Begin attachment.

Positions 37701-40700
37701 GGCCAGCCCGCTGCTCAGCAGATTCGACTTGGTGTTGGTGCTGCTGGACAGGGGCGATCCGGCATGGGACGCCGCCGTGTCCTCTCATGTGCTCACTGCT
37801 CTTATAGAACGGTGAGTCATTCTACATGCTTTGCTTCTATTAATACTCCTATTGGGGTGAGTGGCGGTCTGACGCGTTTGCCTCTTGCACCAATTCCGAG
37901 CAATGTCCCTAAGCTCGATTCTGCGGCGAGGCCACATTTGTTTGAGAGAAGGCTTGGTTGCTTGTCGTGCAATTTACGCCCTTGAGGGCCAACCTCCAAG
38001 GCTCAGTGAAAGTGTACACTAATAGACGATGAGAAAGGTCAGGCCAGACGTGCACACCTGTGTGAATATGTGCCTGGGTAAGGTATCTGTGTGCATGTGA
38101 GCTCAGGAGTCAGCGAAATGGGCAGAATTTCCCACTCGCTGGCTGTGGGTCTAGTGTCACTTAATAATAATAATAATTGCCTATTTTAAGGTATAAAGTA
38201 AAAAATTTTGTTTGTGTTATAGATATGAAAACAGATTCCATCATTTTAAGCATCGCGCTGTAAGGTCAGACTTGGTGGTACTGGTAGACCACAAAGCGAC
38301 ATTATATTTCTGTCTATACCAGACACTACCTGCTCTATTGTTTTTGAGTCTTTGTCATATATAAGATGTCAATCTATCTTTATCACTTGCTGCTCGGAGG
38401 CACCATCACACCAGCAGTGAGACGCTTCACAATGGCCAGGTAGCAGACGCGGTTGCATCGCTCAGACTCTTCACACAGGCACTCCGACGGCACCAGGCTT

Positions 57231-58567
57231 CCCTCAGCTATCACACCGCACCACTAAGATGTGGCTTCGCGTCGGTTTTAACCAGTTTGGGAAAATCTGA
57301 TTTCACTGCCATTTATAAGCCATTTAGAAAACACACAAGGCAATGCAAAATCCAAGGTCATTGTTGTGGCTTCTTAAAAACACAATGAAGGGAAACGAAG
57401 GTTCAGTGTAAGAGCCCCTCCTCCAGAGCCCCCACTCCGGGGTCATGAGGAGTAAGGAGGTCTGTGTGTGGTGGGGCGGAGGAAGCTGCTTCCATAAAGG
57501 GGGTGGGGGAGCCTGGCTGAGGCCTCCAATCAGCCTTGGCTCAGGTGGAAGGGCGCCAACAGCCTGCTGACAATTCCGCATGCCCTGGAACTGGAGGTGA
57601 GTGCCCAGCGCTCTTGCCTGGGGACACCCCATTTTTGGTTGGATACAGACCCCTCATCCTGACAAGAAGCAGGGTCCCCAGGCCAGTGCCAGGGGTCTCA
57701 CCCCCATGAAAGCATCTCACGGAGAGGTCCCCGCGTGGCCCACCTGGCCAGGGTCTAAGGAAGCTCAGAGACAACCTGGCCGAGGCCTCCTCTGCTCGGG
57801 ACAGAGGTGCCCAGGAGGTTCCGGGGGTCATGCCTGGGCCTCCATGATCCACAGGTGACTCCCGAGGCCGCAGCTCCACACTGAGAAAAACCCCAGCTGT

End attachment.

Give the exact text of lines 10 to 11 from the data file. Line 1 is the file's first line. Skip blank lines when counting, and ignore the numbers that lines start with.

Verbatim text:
Positions 57231-58567
57231 CCCTCAGCTATCACACCGCACCACTAAGATGTGGCTTCGCGTCGGTTTTAACCAGTTTGGGAAAATCTGA